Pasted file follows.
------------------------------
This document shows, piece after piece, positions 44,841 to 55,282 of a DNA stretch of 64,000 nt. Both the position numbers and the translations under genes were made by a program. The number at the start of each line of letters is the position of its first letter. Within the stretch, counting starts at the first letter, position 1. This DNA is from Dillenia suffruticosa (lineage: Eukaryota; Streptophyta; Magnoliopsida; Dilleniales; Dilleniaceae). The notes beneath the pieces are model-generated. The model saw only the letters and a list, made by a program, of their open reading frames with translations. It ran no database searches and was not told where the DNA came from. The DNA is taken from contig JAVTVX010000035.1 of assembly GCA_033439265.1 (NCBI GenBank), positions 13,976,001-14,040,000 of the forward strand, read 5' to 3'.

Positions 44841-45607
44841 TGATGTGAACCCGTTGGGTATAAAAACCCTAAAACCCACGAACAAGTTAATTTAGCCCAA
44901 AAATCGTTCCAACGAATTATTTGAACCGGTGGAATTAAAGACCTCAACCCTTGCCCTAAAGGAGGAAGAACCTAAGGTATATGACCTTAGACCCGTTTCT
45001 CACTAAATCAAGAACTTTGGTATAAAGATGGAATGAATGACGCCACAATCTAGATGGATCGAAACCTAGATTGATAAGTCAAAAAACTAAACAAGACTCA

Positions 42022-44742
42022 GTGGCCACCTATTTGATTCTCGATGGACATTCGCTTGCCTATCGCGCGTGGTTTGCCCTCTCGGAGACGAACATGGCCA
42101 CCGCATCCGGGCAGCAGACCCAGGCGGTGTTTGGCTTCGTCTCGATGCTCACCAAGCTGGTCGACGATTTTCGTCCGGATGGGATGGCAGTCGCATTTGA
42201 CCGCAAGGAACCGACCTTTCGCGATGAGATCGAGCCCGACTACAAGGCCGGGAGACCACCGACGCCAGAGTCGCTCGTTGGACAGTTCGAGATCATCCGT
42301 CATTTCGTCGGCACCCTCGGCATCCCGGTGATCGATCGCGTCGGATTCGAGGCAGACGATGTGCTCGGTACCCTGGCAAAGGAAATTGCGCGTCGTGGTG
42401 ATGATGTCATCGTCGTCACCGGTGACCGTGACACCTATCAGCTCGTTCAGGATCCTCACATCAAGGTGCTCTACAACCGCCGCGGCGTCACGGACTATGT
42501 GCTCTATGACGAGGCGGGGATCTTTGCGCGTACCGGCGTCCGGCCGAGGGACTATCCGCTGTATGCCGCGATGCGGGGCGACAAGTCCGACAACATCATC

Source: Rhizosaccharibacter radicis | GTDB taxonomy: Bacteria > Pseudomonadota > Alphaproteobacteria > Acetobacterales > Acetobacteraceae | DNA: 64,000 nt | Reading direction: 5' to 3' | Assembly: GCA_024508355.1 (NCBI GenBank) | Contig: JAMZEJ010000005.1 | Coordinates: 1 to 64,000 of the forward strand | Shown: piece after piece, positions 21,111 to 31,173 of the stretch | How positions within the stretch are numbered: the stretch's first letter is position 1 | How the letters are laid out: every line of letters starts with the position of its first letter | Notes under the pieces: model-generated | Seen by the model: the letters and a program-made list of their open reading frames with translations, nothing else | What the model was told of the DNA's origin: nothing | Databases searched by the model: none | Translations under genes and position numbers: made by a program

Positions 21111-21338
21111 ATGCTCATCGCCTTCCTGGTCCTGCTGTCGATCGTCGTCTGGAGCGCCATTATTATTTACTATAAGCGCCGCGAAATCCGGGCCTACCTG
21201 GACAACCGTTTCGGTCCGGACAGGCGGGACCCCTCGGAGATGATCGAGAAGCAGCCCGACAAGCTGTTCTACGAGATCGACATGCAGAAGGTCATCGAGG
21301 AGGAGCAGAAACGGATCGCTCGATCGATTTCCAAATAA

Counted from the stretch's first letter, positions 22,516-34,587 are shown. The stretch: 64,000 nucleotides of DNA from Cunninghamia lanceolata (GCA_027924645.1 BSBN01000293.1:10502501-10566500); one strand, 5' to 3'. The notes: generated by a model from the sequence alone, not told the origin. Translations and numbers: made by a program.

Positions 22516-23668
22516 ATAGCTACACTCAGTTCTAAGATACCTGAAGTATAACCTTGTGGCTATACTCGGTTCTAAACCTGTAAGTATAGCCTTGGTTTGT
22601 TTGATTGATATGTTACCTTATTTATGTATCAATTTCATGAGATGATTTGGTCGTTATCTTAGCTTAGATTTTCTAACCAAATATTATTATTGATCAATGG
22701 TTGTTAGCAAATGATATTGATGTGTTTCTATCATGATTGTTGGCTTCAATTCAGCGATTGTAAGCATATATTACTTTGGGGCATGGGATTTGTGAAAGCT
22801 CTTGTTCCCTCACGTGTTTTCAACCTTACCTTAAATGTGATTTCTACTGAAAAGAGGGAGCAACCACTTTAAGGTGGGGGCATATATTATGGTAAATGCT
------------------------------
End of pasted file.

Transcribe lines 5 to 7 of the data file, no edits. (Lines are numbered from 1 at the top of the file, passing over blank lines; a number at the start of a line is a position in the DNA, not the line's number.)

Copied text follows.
45001 CACTAAATCAAGAACTTTGGTATAAAGATGGAATGAATGACGCCACAATCTAGATGGATCGAAACCTAGATTGATAAGTCAAAAAACTAAACAAGACTCA

Positions 42022-44742
42022 GTGGCCACCTATTTGATTCTCGATGGACATTCGCTTGCCTATCGCGCGTGGTTTGCCCTCTCGGAGACGAACATGGCCA